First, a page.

She is keen not to criticize an industry that loved her debut so much it was the subject of a six-party auction in the UK, and is keen to point out that with Wahala she wrote the novel that wanted to write without the interference of her publishers. But she’s far from alone in thinking that diversity can sometimes feel like a hollow slogan in publishing, given the less visible biases surrounding the kind of stories many black writers feel entitled to tell.
We’ve come a long way since 1561, when John Lok sailed to West Africa and described in his journal that the people he encountered were “beasts that had no homes”, like the quoted Nigerian writer Chimamanda Ngozi Adichie in a 2009 Ted Talk, The Danger of One Story, but perhaps not as much as one would like to think.
As recently as 2005, the late Kenyan author Binyavanga Wainaina published a satirical essay in Granta titled “How to Write About Africa” in which he mockingly advised aspiring black writers to “be sure to show how Africans have music and rhythm deep in their souls, and eat things that other humans don’t eat,” in a scathing response to a culture clinging, he says, to reductive stories about race.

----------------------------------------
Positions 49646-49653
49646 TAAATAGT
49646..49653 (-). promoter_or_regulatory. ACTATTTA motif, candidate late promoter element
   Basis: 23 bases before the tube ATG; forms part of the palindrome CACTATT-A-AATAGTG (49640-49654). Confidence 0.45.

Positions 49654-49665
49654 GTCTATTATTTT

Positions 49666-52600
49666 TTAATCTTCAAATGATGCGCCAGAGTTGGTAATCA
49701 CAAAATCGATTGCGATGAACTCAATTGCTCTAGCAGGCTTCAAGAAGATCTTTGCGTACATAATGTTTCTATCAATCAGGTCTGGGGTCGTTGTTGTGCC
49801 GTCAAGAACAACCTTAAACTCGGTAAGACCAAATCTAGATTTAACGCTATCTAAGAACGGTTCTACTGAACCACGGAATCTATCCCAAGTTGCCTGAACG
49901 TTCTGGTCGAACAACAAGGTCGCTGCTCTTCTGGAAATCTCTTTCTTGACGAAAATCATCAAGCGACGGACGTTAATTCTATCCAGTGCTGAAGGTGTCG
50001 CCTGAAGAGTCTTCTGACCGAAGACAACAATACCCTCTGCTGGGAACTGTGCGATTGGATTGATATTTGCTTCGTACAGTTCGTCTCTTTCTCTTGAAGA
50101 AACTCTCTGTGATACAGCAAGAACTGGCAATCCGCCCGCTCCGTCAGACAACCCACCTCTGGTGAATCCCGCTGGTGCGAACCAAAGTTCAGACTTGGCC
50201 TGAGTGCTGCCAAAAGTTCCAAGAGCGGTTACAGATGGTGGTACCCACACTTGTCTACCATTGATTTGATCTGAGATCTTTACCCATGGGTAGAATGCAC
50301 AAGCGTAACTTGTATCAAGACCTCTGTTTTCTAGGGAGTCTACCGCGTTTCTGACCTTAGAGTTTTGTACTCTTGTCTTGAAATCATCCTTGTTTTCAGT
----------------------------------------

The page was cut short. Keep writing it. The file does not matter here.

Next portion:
Today, there remains an unspoken general consensus that black writers should write novels that prioritize racial experience over everything else. “If you’re a black writer and you’re not writing about people overcoming oppression, or your novel isn’t set in Peckham, then the industry doesn’t know where to place you,” May says. “You basically have to write about black trauma or black joy. The lack of nuance is striking.
Brandon Taylor, whose debut novel Real Life was shortlisted for the 2020 Booker Prize, admits he constantly tries to get his publisher to “stay clear of words like raw, visceral and brutal” when he is to market his work. “I’ve made it a point to reject anything that even vaguely smacks of a preconceived notion of darkness,” he says. “It’s so annoying on one side and offensive on the other.” Real Life follows a queer black graduate from a Midwestern university, but as far as the US promotional campaign goes, early prints implied the book was about an abusive and violent rural childhood in Alabama.